Rambert2 – Terms and Conditions, Sin, Sama – London

Rambert2 in Andrea Miller's <I>Sama</I>.<br />© Stephen Wright. (Click image for larger version)

Rambert2 in Andrea Miller’s Sama.
© Stephen Wright. (Click image for larger version)

Rambert2
Terms and Conditions, Sin, Sama

★★★✰✰
London, Sadler’s Wells
4 November 2019
www.sadlerswells.com
www.rambert.org.uk

Rambert2, Rambert’s junior company, is comprised of twelve very talented young dancers from around the globe and it gives them just a year to find their professional feet. After that, new dancers will be auditioned. Given the competitive nature of the dance world, there is a sense of urgency in order to get the maximum out of the experience and this translates, with pleasing effect, into an abundance of commitment, energy and youthful exuberance. The programme was a mixed bag in more ways than one, with two new works by American choreographers and a revival of a duet, Sin, which was part of Babel(words) choreographed jointly in 2010 by Damien Jalet and Sidi Larbi Cherkaoui.
 

Nathan Chipps and Minouche Van de Ven in Jermaine Marcus Spivey’s Terms and Conditions.© Stephen Wright. (Click image for larger version)

Nathan Chipps and Minouche Van de Ven in Jermaine Marcus Spivey’s Terms and Conditions.
© Stephen Wright. (Click image for larger version)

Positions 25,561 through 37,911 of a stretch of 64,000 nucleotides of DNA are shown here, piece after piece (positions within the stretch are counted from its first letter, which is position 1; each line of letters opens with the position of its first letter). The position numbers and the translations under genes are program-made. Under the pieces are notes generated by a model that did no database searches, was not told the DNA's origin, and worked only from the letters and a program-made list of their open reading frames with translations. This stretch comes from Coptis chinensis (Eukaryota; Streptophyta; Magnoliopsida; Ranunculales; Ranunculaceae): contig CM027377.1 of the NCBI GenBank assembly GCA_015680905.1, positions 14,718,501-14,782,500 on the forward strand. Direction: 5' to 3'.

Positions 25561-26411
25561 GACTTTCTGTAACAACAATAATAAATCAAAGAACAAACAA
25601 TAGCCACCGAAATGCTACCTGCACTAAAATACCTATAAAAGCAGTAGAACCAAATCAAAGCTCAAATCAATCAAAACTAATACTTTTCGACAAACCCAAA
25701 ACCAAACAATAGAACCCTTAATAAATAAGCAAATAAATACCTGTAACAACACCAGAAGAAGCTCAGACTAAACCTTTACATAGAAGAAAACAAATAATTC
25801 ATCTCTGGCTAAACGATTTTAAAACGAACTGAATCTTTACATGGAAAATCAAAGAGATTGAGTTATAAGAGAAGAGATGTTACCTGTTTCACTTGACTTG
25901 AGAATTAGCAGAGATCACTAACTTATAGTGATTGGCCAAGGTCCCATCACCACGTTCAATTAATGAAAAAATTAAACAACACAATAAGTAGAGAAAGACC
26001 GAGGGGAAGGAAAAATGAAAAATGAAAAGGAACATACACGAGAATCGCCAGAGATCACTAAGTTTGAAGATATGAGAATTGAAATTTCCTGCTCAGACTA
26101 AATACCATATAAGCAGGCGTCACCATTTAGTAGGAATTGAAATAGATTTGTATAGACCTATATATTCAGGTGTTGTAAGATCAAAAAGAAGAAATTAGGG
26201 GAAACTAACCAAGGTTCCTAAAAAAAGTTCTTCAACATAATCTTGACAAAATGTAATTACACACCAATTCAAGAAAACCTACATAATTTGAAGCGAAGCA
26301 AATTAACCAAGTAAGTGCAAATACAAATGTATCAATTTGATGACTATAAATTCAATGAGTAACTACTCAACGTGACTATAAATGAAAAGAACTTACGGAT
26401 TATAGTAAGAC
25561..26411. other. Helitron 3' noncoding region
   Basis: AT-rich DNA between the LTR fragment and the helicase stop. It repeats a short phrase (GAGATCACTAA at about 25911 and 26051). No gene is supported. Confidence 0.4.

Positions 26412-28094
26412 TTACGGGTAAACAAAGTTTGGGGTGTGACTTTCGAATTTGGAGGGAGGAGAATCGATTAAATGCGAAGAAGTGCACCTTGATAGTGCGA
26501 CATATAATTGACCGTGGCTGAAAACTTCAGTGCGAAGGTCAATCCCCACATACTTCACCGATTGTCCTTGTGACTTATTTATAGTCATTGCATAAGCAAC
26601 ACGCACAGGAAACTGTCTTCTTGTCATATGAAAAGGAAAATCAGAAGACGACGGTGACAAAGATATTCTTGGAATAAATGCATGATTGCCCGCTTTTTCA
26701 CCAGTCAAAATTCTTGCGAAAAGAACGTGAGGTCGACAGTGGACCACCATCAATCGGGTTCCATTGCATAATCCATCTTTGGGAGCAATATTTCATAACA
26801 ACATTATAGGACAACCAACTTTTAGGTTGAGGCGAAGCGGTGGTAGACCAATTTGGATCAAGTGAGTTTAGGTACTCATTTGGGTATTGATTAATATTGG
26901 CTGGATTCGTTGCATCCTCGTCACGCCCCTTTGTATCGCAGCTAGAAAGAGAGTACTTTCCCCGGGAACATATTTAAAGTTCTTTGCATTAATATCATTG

It opened with Jermaine Marcus Spivey’s Terms and Conditions, a piece for six dancers. Spivey is still a dancer, a very good one, with Crystal Pite’s company Kidd Pivot and is still finding his choreographic voice. His courage is notable: he took an abstract idea about the functioning of an individual within a community and compared it to one within a collective. However, those worthy thoughts proved difficult to transpose into the language of dance, leaving a number of challenges unresolved. The first, most obvious dampener was opening with the dancers sitting stationary, remaining mostly static and speaking. “Let’s play people” the compere announces, then random words spill out, said with different emphasis on each syllable – words such as people, progress and participate. The ‘game’ was regularly halted and unfortunately, interest waned. The dimly lit stage did not help but it was still early days. Suddenly our ear drums were assaulted by a ferociously loud soundscape and it looked as if we were about to get some interesting movement. From here on in, there was some structured running, falling, rolling on the floor, but not too much actual dancing. At one point the cast lay down on the floor and removed circular silver discs from their backs and placed them over their faces. It was lost on me. The stand out dancers were Prince Lyons and Minouche Van de Ven, embracing the limited vocabulary they were given. At a later moment a shouty voiceover claimed, “I enjoy watching you,” repetitively.  The piece closed with the dancers slowly walking in a circle as one after the other, they fell into the centre, over and over again. Gathering momentum, until they were running and falling at speed, it left the audience perplexed.